By summarizing the comments into overlying trends, we are able to dig deeper into the most common sentiments expressed. However, we still can’t determine exactly why the sentiment is being expressed. For instance, why was the word “hard” used over 100 times?
Once again, the analysis provides a great starting point from which to dig deeper into the comments themselves in order to learn more.
Because sentiment analysis often utilizes pre-existing libraries of scored words, there is some bias built into the process, and nuances in language — such as sarcasm or negation — can be misleading. For example, the phrase “I was not happy” could be scored as positive, because the word “happy” appeared and the negation was not taken into consideration.
Additionally, there may be important words that aren’t surfaced, simply because they don’t have a sentiment score associated with them (for example, “library” or “road”).
A Naive Bayes classification algorithm is one technique that can be utilized to determine a word’s probability of being in a lower or higher rated comment. One pro from this method is that it does not rely on any pre-existing conditions, and therefore has less inherent bias.
Well, some words are equally likely to appear in a review — “the,” “are,” “of,” and so on — while other words may only appear in comments with lower ratings and are therefore more predictive of a lower likelihood to recommend the company.
By labeling comments as either “good” or “bad” based on their rating and then running them through the algorithm, you can surface words with a higher probability of being in a good or bad review.*
The following table outlines the results of the Naive Bayes analysis we ran on some of our post-purchase text data:
The word “handling” occurred in 33 comments and thus has an 81.4 to 1 chance of being in a bad comment instead of a good one. As can be derived from the comment context, customers were unhappy that they had to pay a handling fee they weren’t expecting when they got to checkout, leading them to say they were less likely to recommend the site to a friend.
The word “hour” has a lower probability and lower occurrences, but is enlightening nonetheless. It tells us that the coupon code email is not delivering in a timely fashion, leading to a lower rating.
These words are unlikely to show up either in the high-frequency list or the sentiment list, but highlight highly actionable information. For example, a prominent label may need to be added to products with handling fees to inform customers upfront what to expect. This simple action could improve the customer experience and decrease the likelihood that they leave a poor rating.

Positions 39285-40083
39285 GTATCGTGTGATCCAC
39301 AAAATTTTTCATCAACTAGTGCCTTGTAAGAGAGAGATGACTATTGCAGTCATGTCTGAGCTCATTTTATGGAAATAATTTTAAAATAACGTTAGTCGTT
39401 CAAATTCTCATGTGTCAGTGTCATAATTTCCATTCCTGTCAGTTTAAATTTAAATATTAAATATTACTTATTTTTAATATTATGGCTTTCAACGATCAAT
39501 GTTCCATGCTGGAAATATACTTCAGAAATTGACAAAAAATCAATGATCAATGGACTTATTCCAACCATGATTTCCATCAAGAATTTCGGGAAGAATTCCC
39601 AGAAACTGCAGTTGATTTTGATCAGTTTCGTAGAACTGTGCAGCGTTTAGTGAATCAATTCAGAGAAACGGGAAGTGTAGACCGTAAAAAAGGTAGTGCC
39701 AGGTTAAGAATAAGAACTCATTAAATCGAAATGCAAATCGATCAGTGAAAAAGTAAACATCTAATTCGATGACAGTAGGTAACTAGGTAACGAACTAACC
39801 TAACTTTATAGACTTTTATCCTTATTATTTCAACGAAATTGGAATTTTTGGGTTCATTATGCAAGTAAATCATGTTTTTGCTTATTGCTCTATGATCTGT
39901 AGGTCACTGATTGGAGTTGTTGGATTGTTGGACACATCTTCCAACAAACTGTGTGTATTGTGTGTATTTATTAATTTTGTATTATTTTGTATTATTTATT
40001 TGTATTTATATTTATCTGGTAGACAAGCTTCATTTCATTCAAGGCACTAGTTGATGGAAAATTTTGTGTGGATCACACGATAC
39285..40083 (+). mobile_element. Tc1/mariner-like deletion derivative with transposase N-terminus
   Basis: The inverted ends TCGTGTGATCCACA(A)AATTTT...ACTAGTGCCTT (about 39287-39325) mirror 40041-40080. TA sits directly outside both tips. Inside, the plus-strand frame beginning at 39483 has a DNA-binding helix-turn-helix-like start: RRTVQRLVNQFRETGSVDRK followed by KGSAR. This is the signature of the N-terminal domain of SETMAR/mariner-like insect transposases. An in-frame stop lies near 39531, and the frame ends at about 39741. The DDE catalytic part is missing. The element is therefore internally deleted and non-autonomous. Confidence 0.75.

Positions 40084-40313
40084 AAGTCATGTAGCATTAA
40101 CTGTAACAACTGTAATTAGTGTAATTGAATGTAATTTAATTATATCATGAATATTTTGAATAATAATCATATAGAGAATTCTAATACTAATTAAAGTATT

Not only can the insights gained from the analyses described above be used to improve the customer shopping experience in the future, but they can also be used to:
And there’s still more that we can analyze from customer feedback tools.
Once you get into the data, there’s a seemingly unlimited number of applications that could arise. If you have text data available from customers in the form of reviews, surveys, or email responses, and you haven’t yet run some aggregate analysis on it, you are likely missing out on key insights. These insights should not go overlooked; they are imperative in making decisions to improve customer experience and honing in on your marketing strategy. With all this in mind, you’re all set up to gain a treasure trove of valuable insights into your business.
By utilizing natural language processing, finding the trends within your company becomes a much more simple (and automated) process. Tadpull's data science team can aggregate your data and bring clear insights on customer satisfaction so you don’t have to spend hours on all this text data analysis. Our world-class digital marketing team will drive traffic to your business, help you spot meaningful trends in your customer satisfaction, and inform you of the best ways to act on those trends.
Shoot us a message today if you’re interested in learning more.